It is well known that the physicaI characteristics of natural fibers, particularly those of vegetable or cellulosic origin, can be controlled within well-defined limits by the chemicaI pulping methods and by the degree of refining to which they are subjected. It has been found that when such materials are subjected to a mild chemical treatment for the isolation of the cellulose, the isolated cellulose fiber, under microscopic analysis, has retained its physicaI identity despite the chemicaI exposures. This technique has been successfully applied to reconstituted tobacco as a means of identifying the source of the cellulose used in its manufacture. Not only can the source of the cellulose be determined as being from tobacco or wood, but the degree of refining to which these constituents were subjected prior to conversion into the reconstituted product can be easily ascertained. Photomicrographic proof for the validity of these statements is presented
From an investigation of a variety of methods for visualisation of the shred structure in a cigarette, it has been shown that two optical and one x-radiographic method produce useful information. It is concluded that the x-radiographic method, especially by the use of stereo views, provides the most information; it is a convenient and easily utilized method. Examination of a limited number of commercial cigarettes did not show any recognizable structural differences beyond fluctuations in rod density. Novel structures utilizing low-density materials can be readily distinguished.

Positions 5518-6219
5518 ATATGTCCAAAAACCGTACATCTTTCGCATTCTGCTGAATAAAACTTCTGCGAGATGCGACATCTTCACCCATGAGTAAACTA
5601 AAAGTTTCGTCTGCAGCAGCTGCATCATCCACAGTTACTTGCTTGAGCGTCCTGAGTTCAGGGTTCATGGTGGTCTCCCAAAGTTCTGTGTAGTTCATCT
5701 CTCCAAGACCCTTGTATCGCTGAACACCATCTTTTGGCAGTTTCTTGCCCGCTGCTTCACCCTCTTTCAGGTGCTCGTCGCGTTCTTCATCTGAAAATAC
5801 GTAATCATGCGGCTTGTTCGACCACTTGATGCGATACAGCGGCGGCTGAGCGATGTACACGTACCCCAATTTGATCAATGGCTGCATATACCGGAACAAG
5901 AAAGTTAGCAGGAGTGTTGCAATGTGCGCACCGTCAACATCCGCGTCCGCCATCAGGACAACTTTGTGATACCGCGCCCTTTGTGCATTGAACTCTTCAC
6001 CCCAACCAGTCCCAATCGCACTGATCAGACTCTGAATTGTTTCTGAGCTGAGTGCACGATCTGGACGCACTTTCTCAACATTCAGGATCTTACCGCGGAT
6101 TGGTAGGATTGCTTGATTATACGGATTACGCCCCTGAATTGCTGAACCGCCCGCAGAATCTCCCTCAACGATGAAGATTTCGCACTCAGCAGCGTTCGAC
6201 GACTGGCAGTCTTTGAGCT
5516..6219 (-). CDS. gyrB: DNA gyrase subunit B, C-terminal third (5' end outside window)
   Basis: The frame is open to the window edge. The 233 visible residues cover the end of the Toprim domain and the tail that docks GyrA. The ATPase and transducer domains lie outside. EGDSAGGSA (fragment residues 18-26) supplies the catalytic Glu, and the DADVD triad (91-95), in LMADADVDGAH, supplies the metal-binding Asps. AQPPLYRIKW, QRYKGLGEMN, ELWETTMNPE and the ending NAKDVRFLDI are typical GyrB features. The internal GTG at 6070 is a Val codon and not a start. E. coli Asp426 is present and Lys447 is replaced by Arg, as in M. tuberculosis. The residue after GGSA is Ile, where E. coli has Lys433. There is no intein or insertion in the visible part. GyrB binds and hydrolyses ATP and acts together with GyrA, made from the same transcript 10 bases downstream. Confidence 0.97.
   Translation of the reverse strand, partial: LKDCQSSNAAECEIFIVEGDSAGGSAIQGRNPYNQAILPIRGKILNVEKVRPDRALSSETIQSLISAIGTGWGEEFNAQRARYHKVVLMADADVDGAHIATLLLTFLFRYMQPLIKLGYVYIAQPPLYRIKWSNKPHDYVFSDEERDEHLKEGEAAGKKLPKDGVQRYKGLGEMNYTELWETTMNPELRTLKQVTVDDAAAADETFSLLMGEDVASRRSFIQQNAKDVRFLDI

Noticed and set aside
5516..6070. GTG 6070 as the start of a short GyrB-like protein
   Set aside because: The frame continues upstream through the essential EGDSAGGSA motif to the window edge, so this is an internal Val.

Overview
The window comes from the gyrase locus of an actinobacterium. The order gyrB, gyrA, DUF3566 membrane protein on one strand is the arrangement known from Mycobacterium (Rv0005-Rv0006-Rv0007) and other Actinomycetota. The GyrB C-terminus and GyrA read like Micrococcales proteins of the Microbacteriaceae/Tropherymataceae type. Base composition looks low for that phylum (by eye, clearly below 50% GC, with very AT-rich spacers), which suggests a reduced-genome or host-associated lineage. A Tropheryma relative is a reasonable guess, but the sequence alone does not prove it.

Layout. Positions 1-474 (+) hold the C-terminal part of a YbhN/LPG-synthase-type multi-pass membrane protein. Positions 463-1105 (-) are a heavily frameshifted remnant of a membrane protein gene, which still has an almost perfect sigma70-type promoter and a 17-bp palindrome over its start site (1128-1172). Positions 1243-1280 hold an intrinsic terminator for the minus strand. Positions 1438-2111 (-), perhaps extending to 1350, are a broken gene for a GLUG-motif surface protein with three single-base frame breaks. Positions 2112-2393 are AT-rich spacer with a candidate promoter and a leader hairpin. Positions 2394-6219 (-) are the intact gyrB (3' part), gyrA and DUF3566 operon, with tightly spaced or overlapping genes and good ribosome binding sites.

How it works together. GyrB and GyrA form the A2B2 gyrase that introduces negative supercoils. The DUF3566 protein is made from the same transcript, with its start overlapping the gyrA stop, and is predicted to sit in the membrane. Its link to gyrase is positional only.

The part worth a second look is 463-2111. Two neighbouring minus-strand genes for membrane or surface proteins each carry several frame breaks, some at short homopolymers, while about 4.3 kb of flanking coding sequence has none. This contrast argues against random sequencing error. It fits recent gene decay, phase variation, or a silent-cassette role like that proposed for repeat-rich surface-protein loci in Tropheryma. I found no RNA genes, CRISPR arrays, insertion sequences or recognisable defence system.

While it is known that ionizing radiation can bring about chemical, biological and physical changes in organic tissue, relatively little is known concerning radiation effects on tobacco and its combustion products. In an effort to study such changes, Virginia bright tobacco was exposed to ionizing radiation at doses up to 50 Mrads, generated electronically by a high-voltage discharge. It was found that tobacco exposed to this high radiation will undergo physical changes such as a darkening, an increase in brittleness, puffing of the stems and a change in aroma characteristics. Chemical changes were found in selected chemicaI components such as water and solvent solubles, nicotine, reducing sugars, dextrin, cellulose, pectin, tannins and lignin. Both physical and chemical changes seem to be dose dependent. Studies on smoke components from cigarettes of both irradiated and non-irradiated tobacco indicate that irradiation had no major effects on the components of the gas phase examined and only minor effects on the composition of the particulate phase.